“We told each other everything,” she said.
Like Joyce, Robinson’s sister realized something was wrong when her brother didn’t answer his phone. They usually talked several times a week, and would often go to church together on Sundays.
Benjamin recalled her little brother as soft-spoken and generous. On a recent Wedesday morning, she held a small stack of framed papers signifying his accomplishments: His high school diploma from 1967, when he graduated as valedictorian from Hillsboro High School as one of the first Black students to attend the school after it was integrated. His college diploma, noting that he graduated magna cum laude with a degree in chemistry. His honorable discharge from the U.S. Army. More recently, a certificate of appreciation for Robinson as the “teacher of the month” at his church’s Sunday school program.
Tracking heat-related deaths
Precisely tracking the number of people who have died from extreme heat is notoriously difficult, in part because heat doesn’t necessarily produce “structural changes in the body,” said Dr. Jeff Johnston, the chief medical examiner for Maricopa County, Arizona.
By nature of its location in the Sonoran Desert, Johnston’s office and others in Maricopa County have been at the forefront of addressing climate change as extreme heat becomes increasingly more dangerous. In 2018, Johnston’s office revised the way it defines a heat-related death, so that the office could have a more consistent way of counting deaths caused by extreme heat and thus more reliable data to use in public health, he said.
One significant change was labeling what the forensic pathologists were tracking. Many offices, including the Tarrant County Medical Examiner’s Office, use hyperthermia when listing a cause of death caused by heat. But Maricopa County decided to use the term “environmental heat exposure,” to ensure that pathologists were only tracking deaths caused by external sources of heat, and not, say, an infection that caused the body’s core temperature to rise to a fatal level.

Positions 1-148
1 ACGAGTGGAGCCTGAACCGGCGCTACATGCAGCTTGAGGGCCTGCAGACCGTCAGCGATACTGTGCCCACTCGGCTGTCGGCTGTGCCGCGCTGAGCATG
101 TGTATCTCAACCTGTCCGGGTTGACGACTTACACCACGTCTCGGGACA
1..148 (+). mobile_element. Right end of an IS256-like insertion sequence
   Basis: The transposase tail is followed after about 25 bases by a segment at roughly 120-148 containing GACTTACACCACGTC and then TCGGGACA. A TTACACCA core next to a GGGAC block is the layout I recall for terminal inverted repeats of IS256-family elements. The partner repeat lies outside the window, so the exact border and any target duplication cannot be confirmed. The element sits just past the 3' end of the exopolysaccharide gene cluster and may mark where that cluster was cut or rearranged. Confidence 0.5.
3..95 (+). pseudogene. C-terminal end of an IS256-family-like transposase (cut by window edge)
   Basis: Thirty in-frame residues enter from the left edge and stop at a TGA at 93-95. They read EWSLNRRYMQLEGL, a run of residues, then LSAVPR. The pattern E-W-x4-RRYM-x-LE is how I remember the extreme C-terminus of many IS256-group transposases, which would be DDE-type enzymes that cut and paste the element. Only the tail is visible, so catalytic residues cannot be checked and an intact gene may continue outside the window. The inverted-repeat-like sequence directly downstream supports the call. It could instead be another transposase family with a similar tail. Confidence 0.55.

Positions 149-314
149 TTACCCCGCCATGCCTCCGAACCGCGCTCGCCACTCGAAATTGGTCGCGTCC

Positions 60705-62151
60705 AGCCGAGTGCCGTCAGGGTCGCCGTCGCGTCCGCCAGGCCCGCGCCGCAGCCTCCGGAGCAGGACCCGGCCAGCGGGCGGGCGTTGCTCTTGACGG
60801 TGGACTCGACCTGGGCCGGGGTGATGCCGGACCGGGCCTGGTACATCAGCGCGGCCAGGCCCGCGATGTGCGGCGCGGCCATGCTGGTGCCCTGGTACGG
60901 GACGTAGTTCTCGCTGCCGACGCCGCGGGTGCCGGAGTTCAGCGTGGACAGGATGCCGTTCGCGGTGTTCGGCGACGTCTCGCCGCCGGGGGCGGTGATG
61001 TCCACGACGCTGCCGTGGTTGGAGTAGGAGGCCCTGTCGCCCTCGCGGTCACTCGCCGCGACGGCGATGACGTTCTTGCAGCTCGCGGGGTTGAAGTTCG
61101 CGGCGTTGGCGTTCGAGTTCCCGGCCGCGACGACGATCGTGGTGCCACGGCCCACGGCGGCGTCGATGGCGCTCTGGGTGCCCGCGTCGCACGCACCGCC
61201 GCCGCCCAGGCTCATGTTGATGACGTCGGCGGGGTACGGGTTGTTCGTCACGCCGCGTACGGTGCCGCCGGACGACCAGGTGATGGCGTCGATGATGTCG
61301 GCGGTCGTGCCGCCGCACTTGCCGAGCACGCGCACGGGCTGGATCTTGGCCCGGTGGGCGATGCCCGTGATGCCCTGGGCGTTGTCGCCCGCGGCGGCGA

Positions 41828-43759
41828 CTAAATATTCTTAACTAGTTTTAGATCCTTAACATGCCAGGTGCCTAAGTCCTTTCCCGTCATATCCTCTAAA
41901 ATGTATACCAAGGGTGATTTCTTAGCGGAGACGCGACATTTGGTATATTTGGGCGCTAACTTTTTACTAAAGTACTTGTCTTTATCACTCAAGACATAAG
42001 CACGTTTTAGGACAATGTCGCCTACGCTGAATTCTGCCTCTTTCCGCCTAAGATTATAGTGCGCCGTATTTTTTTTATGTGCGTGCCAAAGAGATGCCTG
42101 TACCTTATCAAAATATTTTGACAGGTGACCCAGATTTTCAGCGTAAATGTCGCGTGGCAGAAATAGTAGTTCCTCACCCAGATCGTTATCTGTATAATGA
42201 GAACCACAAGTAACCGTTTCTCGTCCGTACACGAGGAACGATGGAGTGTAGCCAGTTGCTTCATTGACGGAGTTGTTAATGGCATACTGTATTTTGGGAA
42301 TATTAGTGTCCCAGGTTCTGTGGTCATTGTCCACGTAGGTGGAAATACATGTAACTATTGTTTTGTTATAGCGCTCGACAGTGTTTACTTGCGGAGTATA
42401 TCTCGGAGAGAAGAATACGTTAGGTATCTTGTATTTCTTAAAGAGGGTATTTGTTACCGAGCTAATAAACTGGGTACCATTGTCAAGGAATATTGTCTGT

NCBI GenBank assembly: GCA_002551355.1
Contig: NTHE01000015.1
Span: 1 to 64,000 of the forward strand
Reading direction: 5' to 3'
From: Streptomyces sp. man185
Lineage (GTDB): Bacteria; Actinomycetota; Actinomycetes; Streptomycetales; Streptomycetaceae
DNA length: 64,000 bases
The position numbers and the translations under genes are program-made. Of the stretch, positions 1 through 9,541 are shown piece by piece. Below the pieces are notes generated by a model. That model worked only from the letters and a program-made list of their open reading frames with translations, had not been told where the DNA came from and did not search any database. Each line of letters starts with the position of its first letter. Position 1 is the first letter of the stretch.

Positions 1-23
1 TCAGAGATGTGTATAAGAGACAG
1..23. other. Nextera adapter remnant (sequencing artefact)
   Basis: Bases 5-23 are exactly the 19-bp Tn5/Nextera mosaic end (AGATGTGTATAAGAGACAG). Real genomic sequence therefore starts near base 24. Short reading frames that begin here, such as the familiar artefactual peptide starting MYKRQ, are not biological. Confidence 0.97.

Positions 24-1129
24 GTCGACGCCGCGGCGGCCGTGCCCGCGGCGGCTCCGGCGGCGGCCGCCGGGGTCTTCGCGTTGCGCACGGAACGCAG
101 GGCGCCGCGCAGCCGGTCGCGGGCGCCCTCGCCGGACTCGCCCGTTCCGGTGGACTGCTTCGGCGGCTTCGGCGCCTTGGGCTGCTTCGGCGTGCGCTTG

Some medical examiners and coroners throughout the U.S. will only declare a death to be heat-related if the person’s core body temperature was recorded at least 104 degrees or higher, which meets the clinical definition of a heat stroke. But for a hot climate like Arizona, Johnston said, recording body temperatures wouldn’t necessarily capture all of the deaths caused by heat.
The Tarrant County Medical Examiner’s office did not answer an emailed list of questions about how its pathologists identify a heat-related death.
Both Benjamin and Joyce have laid their loved ones to rest.
Joyce gathered with a few friends and some of Wiesen’s neighbors for a small memorial service in Denton, at the cemetery where Wiesen’s parents are also buried.
Benjamin organized a military service for her brother, as he requested.
Both women said they were devastated by the way their loved ones died.
“I know God is in control,” Benjamin said. “But I really don’t believe God wanted him to die that way.”